Grieser-Kindel, Henseler and Möller (2006, p. 49-50) propose two variants for double circle:

Information gap[edit]

The students could get two different texts on the same topic so that the ‘As’ are provided with different material than the ‘Bs’. Every one of them could then pre-pare a mind-map for their text and only the mind-map (not the text itself) is al-lowed to be used during the double circle discussion.


This variant expects the students to stand in two rows so that everyone is facing another one. Afterwards, the procedure is the same as the one of the original dou-ble circle. Inside-Outside Circles can also be used for tutoring vocabulary. McCloskey (2005, p. 8) proposes that “[each] student prepares to teach one vocabulary or grammar or other language item to others”. The procedure is the same as in double circle.


Stenlev mentions some advantages of the Inside-Outside Circle. According to her “[it] is very good for getting the pupils/students to feel relaxed with each other in a new class, where one can, for example, use it to get them to talk about themselves in English” (Stanlev, 2003, p. 38). She also states that the double circle is a suitable way of developing presentation skills. The task for the double circle might be a five-minute presentation in which the presenters have to “present material in a clear, well-structured way” (Stanlev, 2003, p. 38), while the listener has to listen carefully to be able to comment on the presentation afterwards. Furthermore the feedback they give each other might lead to an improvement of presentation skills (cf. Stenlev, 2003, p. 39). Besides, double circle is useful for utilising time for speaking instead of wasting it “If we are interested in our students speaking English in their English lessons, there is something useful to be had here” (Stenlev, 2003, p. 39).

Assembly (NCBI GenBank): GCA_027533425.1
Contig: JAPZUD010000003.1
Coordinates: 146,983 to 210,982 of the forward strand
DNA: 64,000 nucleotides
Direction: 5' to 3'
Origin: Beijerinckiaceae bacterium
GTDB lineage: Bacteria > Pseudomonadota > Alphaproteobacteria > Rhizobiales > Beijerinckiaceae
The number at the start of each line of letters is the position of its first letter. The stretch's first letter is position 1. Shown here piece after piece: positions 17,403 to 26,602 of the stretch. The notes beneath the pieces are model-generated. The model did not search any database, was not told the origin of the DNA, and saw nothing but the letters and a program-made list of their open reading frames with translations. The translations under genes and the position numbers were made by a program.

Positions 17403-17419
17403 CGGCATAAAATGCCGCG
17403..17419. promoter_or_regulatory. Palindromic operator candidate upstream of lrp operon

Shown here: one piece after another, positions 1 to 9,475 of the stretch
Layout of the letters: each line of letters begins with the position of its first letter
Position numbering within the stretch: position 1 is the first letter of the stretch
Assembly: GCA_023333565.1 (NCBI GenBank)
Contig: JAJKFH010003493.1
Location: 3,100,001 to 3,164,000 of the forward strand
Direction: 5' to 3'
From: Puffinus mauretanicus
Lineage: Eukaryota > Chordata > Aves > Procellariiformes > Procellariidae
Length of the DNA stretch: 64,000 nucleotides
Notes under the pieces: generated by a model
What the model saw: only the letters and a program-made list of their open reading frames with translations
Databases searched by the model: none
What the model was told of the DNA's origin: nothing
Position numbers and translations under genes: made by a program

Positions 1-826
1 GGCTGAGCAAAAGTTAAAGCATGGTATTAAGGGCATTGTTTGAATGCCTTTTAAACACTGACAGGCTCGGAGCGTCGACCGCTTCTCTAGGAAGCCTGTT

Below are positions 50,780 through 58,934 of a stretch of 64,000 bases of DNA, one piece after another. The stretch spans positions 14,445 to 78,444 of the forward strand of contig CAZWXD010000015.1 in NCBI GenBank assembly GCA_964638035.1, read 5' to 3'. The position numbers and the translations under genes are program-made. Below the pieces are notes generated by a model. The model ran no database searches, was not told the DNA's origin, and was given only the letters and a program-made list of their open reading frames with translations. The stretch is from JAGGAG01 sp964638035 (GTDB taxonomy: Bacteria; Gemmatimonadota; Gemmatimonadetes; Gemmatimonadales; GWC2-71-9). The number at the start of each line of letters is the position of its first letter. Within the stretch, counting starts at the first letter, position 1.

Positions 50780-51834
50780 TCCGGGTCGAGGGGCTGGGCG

List of References

Grieser-Kindel, C., Henseler, R., Möller, S. (2006). Method Guide. Paderborn: Schöningh Verlag.

Klippel, F. (1984). Keep Talking. Communicative fluency activities for language teaching. Cambridge: CUP.

McCloskey, M.L. (2005). Cooperative Language Learning. Handout, No.5 (online). Retrieved July 22nd 2012 from the World Wide Web:

Peterßen, W.H. (1999). Kleines Methoden-Lexikon. München: Oldenbourg Schulbuchverlag.

Stenlev, Jette (2003). Cooperative Learning in Foreign Language Teaching. Sprongforum, No.25 (online). Retrieved July 22nd 2012 from the World Wide Web:

Weidner, M. (2003). Kooperatives Lernen im Unterricht. Das Arbeitsbuch. Seel-ze: Kallmeyer.